Dr. John Halpern Responds to UK National Health Service Critiques of New MDMA Study

An article from the U.K. National Health Service (NHS) adeptly summarizes the purpose, methods, and results of Dr. John H. Halpern’s latest study of the risks of Ecstasy. which showed no evidence of cognitive damage associated with heavy recreational Ecstasy use (MAPS press release; Addiction journal press release). However, while it rightly acknowledges that “this research cannot confirm that Ecstasy is a safe drug,” it does make some glaring errors in its conclusions about the study’s significance. After reading the NHS article, see below for Dr. Halpern’s careful and well-reasoned response.

  1. NHS: “However, the number of participants was low and the researchers highlight that the small sample size may have prevented an effect from being observed.”
    JHH: No study can exclude completely that there are methodological limitations. That being said, the sample size was not low or small. In fact, this is (I believe) the largest neurocognitive study of Ecstasy users ever attempted or reported. Where were these critics when all prior studies with even smaller sample sizes were relied upon almost without question just because those studies had findings of harm? There is no credibility to the claim that our study was “relatively small.”
  2. NHS: “Additionally, the study did not follow the participants over time to assess whether their brains had changed with ecstasy use.”
    JHH: This is irrelevant if not meaningless, because we took people who had used ecstasy 20 or more times (range: 22-450 lifetime experiences). We don’t need to study individuals repeatedly to evaluate chronic, long term effects. If someone is an alcoholic for 20 years, do we need to do serial testing to confirm that damage worsens over time? That is a different study. We can compare heavy alcoholics to non-users, and such a study will indeed reflect the cumulative effect of use–no different from the study we completed.
  3. NHS: “While the study was well conducted, illicit drug use can be difficult to research, and this research cannot confirm that ecstasy is a safe drug.”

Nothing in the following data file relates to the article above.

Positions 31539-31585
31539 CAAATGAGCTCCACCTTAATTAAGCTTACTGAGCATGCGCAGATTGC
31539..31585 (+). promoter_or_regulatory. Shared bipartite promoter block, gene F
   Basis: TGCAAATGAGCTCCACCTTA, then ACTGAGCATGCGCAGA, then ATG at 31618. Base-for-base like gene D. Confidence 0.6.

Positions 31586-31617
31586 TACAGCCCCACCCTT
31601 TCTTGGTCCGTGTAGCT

JHH: Who said our study was about confirming “that ecstasy is a safe drug?” In fact, we specifically stated that our report should not be twisted into asserting that MDMA is “risk-free.”
  4. NHS: “Without further research, it is not possible to say conclusively that this statement is correct [statement is that there is no evidence that ecstasy causes brain damage].”
    JHH: As if these people ever said that about any of the prior studies that had negative findings with much smaller samples and tons of confounds. What is critical to understand here is that we don’t have these sorts of debates over the damage from alcohol. The fact is that there are 20-plus years of research in this field and it still isn’t conclusive for harm: This alone is quite telling. We don’t have this sort of debate over alcohol, so why with MDMA? I suspect that it’s quite likely that our findings have zoomed in on what has achieved the wide range of results in studies of the cognitive performance of Ecstasy users: Confounds were poorly controlled for in the past.
  5. NHS: “The participants had been asked to refrain from taking ecstasy for 10 days before these tests.”
    JHH: In fact, we required at least 21 days from last use. This is important because almost all other research evaluated users after little to no delay from last use. Only a few other studies waited at least 14 days from last use. Why delay? So that we don’t test people in some sort of prolonged recovery phase. We were striving to evaluate for long-term effects, not capture decreased performance from most recent use. In fact, only 4 subjects were tested within 40 days from last use, with the shortest time being 25 days from last use.